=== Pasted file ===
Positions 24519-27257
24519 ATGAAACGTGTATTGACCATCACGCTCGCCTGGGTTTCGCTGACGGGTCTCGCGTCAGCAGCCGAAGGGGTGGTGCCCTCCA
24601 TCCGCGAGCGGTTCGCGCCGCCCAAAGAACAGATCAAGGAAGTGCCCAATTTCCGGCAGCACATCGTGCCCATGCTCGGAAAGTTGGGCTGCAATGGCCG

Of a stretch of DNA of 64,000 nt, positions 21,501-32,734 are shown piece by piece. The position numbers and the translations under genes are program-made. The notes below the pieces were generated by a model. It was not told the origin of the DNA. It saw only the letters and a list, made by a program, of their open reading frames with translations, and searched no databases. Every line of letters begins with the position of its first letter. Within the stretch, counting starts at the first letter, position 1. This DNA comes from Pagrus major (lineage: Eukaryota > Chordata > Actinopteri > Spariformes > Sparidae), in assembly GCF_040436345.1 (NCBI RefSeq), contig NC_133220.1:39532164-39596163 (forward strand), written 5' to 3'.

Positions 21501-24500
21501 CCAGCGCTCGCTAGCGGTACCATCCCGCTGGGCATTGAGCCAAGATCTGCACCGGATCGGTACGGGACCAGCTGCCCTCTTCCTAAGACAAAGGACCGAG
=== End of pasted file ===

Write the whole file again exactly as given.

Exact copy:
Positions 24519-27257
24519 ATGAAACGTGTATTGACCATCACGCTCGCCTGGGTTTCGCTGACGGGTCTCGCGTCAGCAGCCGAAGGGGTGGTGCCCTCCA
24601 TCCGCGAGCGGTTCGCGCCGCCCAAAGAACAGATCAAGGAAGTGCCCAATTTCCGGCAGCACATCGTGCCCATGCTCGGAAAGTTGGGCTGCAATGGCCG

Of a stretch of DNA of 64,000 nt, positions 21,501-32,734 are shown piece by piece. The position numbers and the translations under genes are program-made. The notes below the pieces were generated by a model. It was not told the origin of the DNA. It saw only the letters and a list, made by a program, of their open reading frames with translations, and searched no databases. Every line of letters begins with the position of its first letter. Within the stretch, counting starts at the first letter, position 1. This DNA comes from Pagrus major (lineage: Eukaryota > Chordata > Actinopteri > Spariformes > Sparidae), in assembly GCF_040436345.1 (NCBI RefSeq), contig NC_133220.1:39532164-39596163 (forward strand), written 5' to 3'.

Positions 21501-24500
21501 CCAGCGCTCGCTAGCGGTACCATCCCGCTGGGCATTGAGCCAAGATCTGCACCGGATCGGTACGGGACCAGCTGCCCTCTTCCTAAGACAAAGGACCGAG